Losing a limb due to an amputation injury can drastically change a person’s quality of life. When you are injured due to another’s negligent actions or omissions of safety, a personal injury claim could help you recover compensation for your harm and suffering.

A Houston amputation lawyer could advise you on your legal rights when negligence is involved. Call one of our experienced catastrophic injury attorneys today to learn more.

Duty of Care Depends on Actions That Led to the Claim

The state requires plaintiffs in negligence actions to establish the defendant had a duty of care. Since a range of negligent accidents can lead to amputation, the defendant’s duty depends heavily on how the injury occurred.

For example, if the Houston amputation injury occurred from a car crash, an attorney could help show the at-fault party violated their duty of care by disobeying traffic laws or engaging in certain reckless behavior, such as drunk driving.

If the amputation injury was the result of a workplace accident, the lawyer could investigate and gather evidence to show the employer violated their duty of care to maintain safe working conditions.

Once a duty of care is established, the court will generally ask if the defendant exercised a reasonable standard of care. However, the court will hold certain types of professionals to a higher standard of care than the reasonableness standard.

Medical professionals, for example, must provide a reasonable standard of care and act with a level of competence consistent with their profession.

If the injury happened at work, the attorney could also advise on whether the client is required to pursue workers’ compensation benefits under Texas Civil Practice & Remedies Code § 408.001.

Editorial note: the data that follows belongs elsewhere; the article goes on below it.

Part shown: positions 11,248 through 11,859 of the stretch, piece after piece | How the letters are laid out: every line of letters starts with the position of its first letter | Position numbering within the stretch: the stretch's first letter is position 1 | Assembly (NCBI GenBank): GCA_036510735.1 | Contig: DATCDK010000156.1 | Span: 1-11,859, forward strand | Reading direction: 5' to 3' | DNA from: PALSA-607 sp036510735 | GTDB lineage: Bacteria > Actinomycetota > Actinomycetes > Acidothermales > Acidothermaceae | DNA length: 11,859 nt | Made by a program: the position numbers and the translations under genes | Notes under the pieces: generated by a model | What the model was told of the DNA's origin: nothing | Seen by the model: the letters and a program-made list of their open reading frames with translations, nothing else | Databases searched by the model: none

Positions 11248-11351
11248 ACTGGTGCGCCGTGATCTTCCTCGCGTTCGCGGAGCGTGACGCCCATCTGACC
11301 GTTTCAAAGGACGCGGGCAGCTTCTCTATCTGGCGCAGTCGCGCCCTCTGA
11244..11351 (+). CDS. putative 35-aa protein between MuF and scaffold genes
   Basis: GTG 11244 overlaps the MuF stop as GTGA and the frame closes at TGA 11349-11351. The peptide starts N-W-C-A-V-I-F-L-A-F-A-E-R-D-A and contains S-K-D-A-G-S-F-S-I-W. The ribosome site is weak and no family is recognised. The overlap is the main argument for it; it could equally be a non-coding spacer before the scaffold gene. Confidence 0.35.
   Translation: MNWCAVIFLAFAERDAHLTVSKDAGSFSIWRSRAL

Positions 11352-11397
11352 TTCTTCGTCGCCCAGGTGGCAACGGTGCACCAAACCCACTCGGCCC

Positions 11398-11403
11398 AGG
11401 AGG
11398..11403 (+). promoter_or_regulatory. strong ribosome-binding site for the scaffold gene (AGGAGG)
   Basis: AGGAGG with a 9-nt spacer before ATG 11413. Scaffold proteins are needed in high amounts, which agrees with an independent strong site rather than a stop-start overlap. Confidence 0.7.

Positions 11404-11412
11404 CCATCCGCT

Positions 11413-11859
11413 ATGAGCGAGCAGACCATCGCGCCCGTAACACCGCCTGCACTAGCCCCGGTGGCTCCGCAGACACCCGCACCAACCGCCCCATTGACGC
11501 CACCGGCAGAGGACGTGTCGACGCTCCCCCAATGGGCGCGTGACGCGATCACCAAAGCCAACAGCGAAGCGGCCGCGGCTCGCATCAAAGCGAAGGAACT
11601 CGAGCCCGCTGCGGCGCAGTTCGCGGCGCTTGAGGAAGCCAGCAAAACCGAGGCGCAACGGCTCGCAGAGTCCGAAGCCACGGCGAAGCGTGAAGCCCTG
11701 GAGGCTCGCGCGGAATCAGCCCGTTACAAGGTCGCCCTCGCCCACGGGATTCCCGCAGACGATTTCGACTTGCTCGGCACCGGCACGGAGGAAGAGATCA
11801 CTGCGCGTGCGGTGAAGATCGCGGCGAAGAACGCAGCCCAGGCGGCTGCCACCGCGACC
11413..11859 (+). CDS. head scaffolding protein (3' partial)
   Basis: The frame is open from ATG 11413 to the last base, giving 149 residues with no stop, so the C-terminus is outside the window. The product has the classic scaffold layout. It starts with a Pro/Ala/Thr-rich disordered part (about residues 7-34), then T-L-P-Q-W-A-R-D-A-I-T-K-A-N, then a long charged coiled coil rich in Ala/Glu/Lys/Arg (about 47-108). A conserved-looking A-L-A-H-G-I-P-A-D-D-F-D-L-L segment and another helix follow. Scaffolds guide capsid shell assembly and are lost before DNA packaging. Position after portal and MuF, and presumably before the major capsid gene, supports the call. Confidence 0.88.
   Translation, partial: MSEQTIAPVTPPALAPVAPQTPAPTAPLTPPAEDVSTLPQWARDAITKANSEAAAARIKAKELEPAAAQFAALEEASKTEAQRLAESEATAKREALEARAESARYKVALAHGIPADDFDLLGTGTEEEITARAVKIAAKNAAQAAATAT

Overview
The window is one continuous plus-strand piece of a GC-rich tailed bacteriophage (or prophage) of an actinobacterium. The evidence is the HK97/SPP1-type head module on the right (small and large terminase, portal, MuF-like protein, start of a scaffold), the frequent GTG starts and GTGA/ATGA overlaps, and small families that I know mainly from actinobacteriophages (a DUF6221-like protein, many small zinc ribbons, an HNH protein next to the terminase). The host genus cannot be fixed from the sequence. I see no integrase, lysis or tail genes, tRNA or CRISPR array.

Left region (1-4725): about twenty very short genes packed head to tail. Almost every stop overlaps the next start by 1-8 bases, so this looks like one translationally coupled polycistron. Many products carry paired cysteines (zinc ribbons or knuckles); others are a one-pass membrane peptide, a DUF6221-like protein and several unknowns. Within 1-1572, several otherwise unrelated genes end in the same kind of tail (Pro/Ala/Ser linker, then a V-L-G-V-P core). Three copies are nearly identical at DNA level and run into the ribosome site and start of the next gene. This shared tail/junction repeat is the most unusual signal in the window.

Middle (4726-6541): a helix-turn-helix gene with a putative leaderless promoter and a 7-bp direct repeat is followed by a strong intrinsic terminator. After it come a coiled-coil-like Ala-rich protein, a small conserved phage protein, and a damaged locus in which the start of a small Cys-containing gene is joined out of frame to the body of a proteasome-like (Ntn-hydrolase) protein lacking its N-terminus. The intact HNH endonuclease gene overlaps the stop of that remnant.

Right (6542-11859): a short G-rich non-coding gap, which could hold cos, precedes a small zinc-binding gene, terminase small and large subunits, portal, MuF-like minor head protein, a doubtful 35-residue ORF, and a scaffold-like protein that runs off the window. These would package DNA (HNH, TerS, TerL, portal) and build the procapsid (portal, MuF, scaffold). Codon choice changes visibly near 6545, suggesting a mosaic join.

Special Rules for State Medical Malpractice Claims

The state also has special rules for amputation injuries caused by medical malpractice. Tex. Civ. Prac. & Rem. Code § 74.251(a) stipulates that a minor injured at the age of 12 or younger has either two years or until the age of 14 to have the claim brought on their behalf.

Additionally, the state has a statute of repose for medical malpractice claims under Tex. Civ. Prac. & Rem. Code § 74.251(b). The rule states that a plaintiff cannot bring a claim more than 10 years from the date of the incident, regardless of when the injury was discovered.

For healthcare liability claims, Tex. Civ. Prac. & Rem. Code § 74.301 limits noneconomic damages recovery at $250,000 per person and caps total noneconomic damages from a single incident at $500,000.

A Houston lawyer could also help an amputation injury victim file required notices for medical malpractice claims. Tex. Civ. Prac. & Rem. Code § 74.051 requires plaintiffs pursuing healthcare liability claims to provide 60-days’ notice to each allegedly at-fault medical professional.

State Time Limits to File Claims for Amputation Injuries

A person is required to file a lawsuit for a negligence-related amputation injury within two years of the incident under Tex. Civ. Prac. & Rem. Code § 16.001, or the court can dismiss the entire suit. If the victim is a minor, the two-year period begins tolling when they turn 18 years old under Tex. Civ. Prac. & Rem. Code § 16.001. However, the state has special statute of limitations rules for certain claims.

The state also has a statute of repose, Tex. Civ. Prac. & Rem. Code § 74.251(b), stipulating a person cannot file a lawsuit more than 10 years from the date of the incident, to address situations when the harm caused by the negligent action is not immediately apparent.

Reach Out to a Houston Attorney About Amputation Injuries

You should schedule a consultation with a Houston amputation lawyer right away when you are injured as the result of a negligent accident. You could receive economic and noneconomic compensation for your life-changing injury and suffering.

One of our attorneys could advise you about the necessary evidence to help establish the defendant’s duty of care based on the type of accident. Call today to schedule a consultation.